After the museum we headed out to the West Coast Ostrich Show Farm to learn about ostriches. A little random–but very cool. Our guide was very knowledgeable and before long we were joking about how easily an ostrich could disembowel us if it got angry. We were allowed to feed the ostriches and we’ve got some great pictures of us feeding (and trying to dodge) them. My favorite is probably the one of Kenneth in shock after one of the Kenyan ostriches got a little too aggressive going after the corn. Towards the end of the tour, the guide and another man collared an ostrich by the name of Michael Jackson and allowed us to climb on top of him. We all took pictures with Michael, who did his best to look dignified despite being mounted by a quick succession of six American tourists.

By the time we made it back to the hotel, we were all exhausted. It’s been a busy few days and we fly out to Durban tomorrow morning. Hopefully I’ll be able to get pictures up soon.

RE: “We Do Abortions Here”

Ever since Friday, when I started officially working in the clinic, I’ve been thinking of Sallie Tisdale’s essay “We Do Abortions Here: A Nurse’s Story.” (http://realweb.ifastnet.com/articles/weabort.html) I’d first read the essay years ago, when “abortion” was an amorphous term to me, a vague possibility for women in the most desperate of circumstances. At that time I could barely conceive of sex and pregnancy, much less termination.

I re-read it when I began applying for the position several months ago, trying to prepare myself for the things I might see and hear in the clinic, since I had had no prior experience with the procedures. I had a textbook understanding of abortion, obtained mostly through researching the debate and my work organizing campus Planned Parenthood events. I knew the difference between a D&C and a D&X, at least on paper, and I knew that Bush had outlawed intact D&E in the Partial Birth Abortion Act of 2003. In spite of this knowledge, I had no real tangible conception of abortion.

I finally returned to Sallie Tisdale’s essay last night, after ruminating on what I remembered it being about. This time her words jumped into strange, startling clarity. “How can you stand it?” they asked her, as they ask me. “What a strange job you have,” one client remarked as I held her hand and chatted with her before the procedure began. Tisdale remarks on the anger of the women she serves. In my case it is often the anger of the friends that accompany the younger clients, rather than the anger of the women themselves.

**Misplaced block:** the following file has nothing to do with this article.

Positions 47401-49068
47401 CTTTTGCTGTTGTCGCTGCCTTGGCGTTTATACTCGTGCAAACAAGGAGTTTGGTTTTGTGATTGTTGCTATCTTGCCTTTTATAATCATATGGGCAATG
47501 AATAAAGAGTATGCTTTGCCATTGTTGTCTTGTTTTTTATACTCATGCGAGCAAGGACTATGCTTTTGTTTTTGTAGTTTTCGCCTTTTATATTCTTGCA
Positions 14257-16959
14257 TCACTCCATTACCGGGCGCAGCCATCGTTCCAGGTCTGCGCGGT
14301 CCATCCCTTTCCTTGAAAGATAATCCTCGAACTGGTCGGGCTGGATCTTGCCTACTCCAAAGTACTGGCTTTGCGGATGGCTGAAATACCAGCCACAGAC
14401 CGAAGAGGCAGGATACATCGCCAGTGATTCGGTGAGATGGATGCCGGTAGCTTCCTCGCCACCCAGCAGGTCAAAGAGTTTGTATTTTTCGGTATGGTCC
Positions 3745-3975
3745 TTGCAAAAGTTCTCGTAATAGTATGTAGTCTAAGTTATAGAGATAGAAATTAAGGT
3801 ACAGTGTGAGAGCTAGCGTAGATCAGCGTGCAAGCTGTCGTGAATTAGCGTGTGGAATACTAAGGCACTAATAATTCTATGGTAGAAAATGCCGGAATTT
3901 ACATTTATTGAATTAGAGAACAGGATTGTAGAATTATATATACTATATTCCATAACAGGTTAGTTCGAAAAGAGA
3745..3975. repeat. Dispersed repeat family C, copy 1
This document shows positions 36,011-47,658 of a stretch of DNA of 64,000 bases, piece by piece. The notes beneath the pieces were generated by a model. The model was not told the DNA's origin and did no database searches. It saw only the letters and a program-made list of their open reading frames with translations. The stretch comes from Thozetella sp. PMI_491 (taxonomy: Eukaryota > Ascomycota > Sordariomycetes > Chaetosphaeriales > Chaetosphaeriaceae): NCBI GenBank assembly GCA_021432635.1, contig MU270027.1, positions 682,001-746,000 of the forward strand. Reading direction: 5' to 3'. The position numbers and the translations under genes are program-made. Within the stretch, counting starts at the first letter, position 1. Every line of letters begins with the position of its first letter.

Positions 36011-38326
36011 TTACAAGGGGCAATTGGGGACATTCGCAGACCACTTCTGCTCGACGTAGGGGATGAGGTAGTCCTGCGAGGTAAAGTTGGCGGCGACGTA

“I am learning to recognize the shadows that cross the faces of the woman I hold. While the doctor works between her spread legs, the paper drape hiding his intent expression, I stand beside the table. I hold the woman’s hands in mine, resting them just below her ribs. I watch her eyes, finger her necklace, stroke her hair. I ask about her job, her family; in a haze she answers me; we chatter, faces close, eyes meeting and sliding apart.

“I watch the shadows that creep up unnoticed and suddenly darken her face as she screws up her features and pushes a tear out each side to slide down her cheeks. I have learned to anticipate the quiver of chin, the rapid intake of breath and the surprising sobs that rise soon after the machine starts to drum. I know this is when the cramp deepens, and the tears are partly the tears that follow pain—the sharp, childish crying when one bumps one’s head on a cabinet door. But a well of woe seems to open beneath many women when they hear that thumping sound. The anticipation of the moment has finally come to fruit; the moment has arrived when the loss is no longer an imagined one. It has come true.”

Sometimes the women cry, sometimes they are simply silent. One, as the machine began to whir, said plaintively “Talk, just talk. I don’t care what about. Just please talk.” The women I have stood with do not cry, at least not during the procedure. They scrunch their faces up, crush my hand in theirs, curse enough to make a sailor blush. One remained perfectly composed throughout the procedure, and only once the doctor had left the room did she allow a single silent tear to course down her cheek. Her strength amazed me.

Once upon a time, I would have simply admired Dr. Tiller for his perseverance (this wasn’t the first shooting he had endured), but I would not—could not—have understood it. Now, after having heard the stories and seen the fear/pain/relief/confusion/sorrow/happiness in so many women’s eyes, now perhaps I can begin to comprehend.